Here’s a letter-to-the-editor about by MindFreedom board member Mary Maddock, founder of MindFreedom Ireland, published in the Irish Examiner. Mary’s letter was part of a series of a letter and article published by the Irish Examiner highly critical of involuntary psychiatry, and psychiatric drugging.

Treat the cause

Date Published:

Jul 22, 2010 12:00 AM

Author: Mary Maddosck

Source: Irish Examiner

Mary’s original letter:


Mary MaddockI AM delighted that at last one of the many problems we face is highlighted in your report headlined “Experts slam use of drugs to ‘contain’ mentally ill” (July 19).

Many people who are unfortunate to find themselves ‘diagnosed’ with a so-called mental illness often have psycho/social problems.

They can be given a real mental illness by the ‘treatment’ in the form of a chemical lobotomy.

Others like myself, who never had a serious psycho/social problem to begin with, can be kept in a chemical straitjacket, completely out of touch with themselves and the world as a ‘treatment’ for a lifetime.

Let us find the root cause of problems. Let us at least stop the sham of treating symptoms as if they were the cause.

Mary Maddock
Manor Close
Thornbury Heights

This story appeared in the printed version of the Irish Examiner Thursday, July 22, 2010

Mary’s letter was in response to the below article, published 19 July:


Experts slam use of drugs to ‘contain’ mentally ill
By Jennifer Hough
Monday, July 19, 2010

PEOPLE with mental illnesses who are not improving are being “contained” with medication in mental health facilities which do not provide them with any solution for their condition, mental health lawyers have warned.

Chairman of the Mental Health Lawyers Association, Mark Felton, who represents people involuntarily admitted to psychiatric hospitals, said there is no low-security forensic unit in the country to deal with people in need of specialised care.

Because of this, Mr Felton said, people with a mental illness are languishing in psychiatric units around the country with no therapeutic interventions or options available for moving them on. Many are being involuntarily detained.

Last year, there were 2,024 involuntary admissions to psychiatric units, with just 9% being revoked.

Under the Mental Health Act 2001, involuntary detention must be reviewed by a tribunal with a lawyer representing the patient.

Tribunal solicitor Eamonn Maloney, also a member of the Mental Health Lawyers Association, said people with high needs were simply being contained and pumped with medication.

“I am not a medical expert, but I would see people disimproving over time. When they first arrive, yes they might be angry and agitated, but they are focused and know what is going on.

“Three weeks later medication has made them hazy, confused, slower and they are slurring their words.”

Mr Maloney, who represents patients who have been detained in units in the Cork region, said, in his experience, families were not notified about tribunals as a rule of thumb, and the process is essentially held in camera.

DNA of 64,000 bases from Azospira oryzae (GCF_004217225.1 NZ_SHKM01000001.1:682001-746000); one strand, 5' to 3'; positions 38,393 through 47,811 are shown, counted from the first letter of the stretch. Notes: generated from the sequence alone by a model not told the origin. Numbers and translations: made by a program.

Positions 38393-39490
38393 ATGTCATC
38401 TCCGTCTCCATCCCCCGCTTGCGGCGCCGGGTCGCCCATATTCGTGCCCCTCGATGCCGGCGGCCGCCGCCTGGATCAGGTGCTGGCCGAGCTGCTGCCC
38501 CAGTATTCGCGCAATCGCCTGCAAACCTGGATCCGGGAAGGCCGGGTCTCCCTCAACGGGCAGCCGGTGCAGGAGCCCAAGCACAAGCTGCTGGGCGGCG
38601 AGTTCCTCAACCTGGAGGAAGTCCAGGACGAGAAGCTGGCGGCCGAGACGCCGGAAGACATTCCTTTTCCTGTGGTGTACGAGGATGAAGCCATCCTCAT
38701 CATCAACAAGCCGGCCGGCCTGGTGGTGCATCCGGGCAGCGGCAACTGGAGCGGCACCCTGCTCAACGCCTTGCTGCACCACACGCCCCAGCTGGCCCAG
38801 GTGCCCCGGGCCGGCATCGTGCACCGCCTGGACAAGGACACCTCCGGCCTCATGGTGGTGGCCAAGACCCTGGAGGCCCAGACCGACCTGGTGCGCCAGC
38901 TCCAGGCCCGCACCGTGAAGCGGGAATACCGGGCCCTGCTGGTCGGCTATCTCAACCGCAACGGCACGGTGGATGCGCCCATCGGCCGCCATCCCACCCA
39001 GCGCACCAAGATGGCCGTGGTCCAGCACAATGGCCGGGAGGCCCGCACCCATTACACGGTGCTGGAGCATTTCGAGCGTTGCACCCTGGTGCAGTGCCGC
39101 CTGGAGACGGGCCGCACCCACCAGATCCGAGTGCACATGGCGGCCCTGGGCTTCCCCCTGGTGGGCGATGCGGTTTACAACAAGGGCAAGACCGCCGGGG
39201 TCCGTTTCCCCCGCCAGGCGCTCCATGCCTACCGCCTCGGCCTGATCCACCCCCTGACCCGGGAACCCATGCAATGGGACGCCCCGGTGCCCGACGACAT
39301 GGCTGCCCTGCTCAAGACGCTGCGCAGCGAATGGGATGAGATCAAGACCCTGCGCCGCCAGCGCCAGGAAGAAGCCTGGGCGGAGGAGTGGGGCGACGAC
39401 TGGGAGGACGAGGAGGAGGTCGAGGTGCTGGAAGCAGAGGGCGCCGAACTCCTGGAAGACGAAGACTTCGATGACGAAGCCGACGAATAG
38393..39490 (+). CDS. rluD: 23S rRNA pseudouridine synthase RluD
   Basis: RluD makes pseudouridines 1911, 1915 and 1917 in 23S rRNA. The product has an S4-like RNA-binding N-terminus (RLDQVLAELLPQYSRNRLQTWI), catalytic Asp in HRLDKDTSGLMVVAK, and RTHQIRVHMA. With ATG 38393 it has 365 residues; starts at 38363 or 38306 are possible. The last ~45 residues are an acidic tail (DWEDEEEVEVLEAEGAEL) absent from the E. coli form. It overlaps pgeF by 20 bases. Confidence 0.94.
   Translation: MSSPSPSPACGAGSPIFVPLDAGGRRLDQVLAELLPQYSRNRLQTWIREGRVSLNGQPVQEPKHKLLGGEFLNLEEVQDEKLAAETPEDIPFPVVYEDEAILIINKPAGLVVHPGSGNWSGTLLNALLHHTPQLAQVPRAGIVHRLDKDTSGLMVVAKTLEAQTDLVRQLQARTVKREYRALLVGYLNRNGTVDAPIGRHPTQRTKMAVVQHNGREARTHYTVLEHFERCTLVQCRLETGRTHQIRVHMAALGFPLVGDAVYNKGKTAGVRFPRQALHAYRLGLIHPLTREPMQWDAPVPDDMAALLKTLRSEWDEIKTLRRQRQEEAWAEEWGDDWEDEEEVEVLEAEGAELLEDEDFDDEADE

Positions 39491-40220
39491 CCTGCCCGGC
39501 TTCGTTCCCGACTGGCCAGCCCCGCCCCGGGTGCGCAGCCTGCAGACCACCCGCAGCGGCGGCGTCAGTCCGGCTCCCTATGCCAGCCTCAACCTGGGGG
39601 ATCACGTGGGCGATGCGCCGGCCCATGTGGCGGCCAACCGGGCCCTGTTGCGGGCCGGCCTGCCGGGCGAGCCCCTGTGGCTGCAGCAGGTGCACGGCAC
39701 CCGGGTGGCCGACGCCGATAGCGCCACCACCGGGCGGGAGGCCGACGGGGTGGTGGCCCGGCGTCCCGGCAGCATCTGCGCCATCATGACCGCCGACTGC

“Often, a reason given for further detention is that if the person is released they may drink or take drugs which would lead to them not taking their medication,” Mr Maloney said.

“But there are no efforts made to help the person avoid such situations or treat any issues around this.”

Dr Siobhán Barry of the Irish Psychiatric Association agreed there are “huge gaps” in what treatments are available: “There is a huge difference between having someone in a psychiatric unit, and having someone in the Central Mental Hospital at Dundrum and there is nothing in between.”

Dr Barry said doctors should have to prove to mental health tribunals that a patient would benefit from further detention.

This story appeared in the printed version of the Irish Examiner Monday, July 19, 2010

There was also another comment published on 19 July critical of psychiatric drugging and involuntary admission in Ireland:–doctors-must-show-proof-125447.html

Involuntary admissions – Doctors must show proof
MONDAY, JULY 19, 2010

No self-respecting society should compel vulnerable citizens to vegetate behind locked doors, but this is effectively what is happening to some people suffering mental illness.

They are being sedated with drugs and kept in psychiatric units with no therapeutic treatment and thus little real hope of overcoming their illnesses.

Last year there were 2,024 involuntary admissions to psychiatric units. Tribunals have been established for lawyers to represent the interests of involuntary patients, but the decisions of these tribunals are inevitably based on the advice of doctors.

Some patients with high needs are not getting the necessary treatment to help them overcome their illness. Instead, they are pumped with medication that may not be helping them. Members of the tribunals report that they see patients deteriorating under such treatment, but are not medically competent to make an assessment.

Dr Siobhan Barry of the Irish Psychiatric Association advocates that doctors should have to prove to the tribunals that the patients would benefit from further detention. That should be a definite requirement.

This story appeared in the printed version of the Irish Examiner Monday, July 19, 2010


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